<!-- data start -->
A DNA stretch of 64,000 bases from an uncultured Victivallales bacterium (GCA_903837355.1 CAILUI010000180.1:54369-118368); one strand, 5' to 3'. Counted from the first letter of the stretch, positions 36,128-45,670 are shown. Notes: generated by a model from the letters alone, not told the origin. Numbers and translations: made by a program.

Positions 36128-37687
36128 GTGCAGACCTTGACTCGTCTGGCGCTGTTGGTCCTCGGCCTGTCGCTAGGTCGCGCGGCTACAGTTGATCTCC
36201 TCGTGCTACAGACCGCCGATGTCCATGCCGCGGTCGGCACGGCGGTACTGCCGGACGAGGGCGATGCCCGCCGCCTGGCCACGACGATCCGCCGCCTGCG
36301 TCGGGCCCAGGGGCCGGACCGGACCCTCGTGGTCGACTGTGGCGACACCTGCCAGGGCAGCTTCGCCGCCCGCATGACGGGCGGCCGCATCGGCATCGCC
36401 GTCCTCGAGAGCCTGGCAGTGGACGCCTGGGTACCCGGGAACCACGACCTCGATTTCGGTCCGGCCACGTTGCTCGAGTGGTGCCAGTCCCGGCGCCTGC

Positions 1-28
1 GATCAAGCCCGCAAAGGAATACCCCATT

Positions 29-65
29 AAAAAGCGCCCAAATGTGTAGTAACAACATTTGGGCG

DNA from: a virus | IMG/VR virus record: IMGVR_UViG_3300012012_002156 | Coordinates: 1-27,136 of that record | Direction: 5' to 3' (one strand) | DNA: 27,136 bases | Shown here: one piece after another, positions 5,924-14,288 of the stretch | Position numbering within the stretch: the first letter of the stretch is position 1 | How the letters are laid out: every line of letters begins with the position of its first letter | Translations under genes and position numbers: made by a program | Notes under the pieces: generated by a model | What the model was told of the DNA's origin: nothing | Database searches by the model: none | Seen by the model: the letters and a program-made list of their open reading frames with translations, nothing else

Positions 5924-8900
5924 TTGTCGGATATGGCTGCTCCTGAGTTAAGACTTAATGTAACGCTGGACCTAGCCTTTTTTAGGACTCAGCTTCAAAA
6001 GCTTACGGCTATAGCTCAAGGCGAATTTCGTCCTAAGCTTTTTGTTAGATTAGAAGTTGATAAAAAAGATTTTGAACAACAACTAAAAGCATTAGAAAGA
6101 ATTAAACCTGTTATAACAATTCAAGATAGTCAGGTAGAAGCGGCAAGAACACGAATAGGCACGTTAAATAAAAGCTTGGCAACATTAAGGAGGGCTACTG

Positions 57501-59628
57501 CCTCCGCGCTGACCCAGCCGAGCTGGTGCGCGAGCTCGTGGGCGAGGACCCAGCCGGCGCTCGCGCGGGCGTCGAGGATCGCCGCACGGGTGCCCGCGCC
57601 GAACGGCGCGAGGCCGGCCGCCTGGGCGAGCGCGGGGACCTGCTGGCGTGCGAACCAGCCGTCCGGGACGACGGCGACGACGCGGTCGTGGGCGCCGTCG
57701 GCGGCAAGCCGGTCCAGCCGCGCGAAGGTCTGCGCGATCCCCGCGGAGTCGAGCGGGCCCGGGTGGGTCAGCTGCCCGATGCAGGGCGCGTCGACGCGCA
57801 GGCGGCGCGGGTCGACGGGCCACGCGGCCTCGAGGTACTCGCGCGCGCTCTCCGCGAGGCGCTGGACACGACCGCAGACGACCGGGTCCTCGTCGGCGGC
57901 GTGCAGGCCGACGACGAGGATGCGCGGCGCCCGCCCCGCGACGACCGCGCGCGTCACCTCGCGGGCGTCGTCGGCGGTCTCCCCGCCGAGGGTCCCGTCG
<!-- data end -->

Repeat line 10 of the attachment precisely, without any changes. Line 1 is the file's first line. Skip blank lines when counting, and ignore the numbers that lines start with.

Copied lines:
29 AAAAAGCGCCCAAATGTGTAGTAACAACATTTGGGCG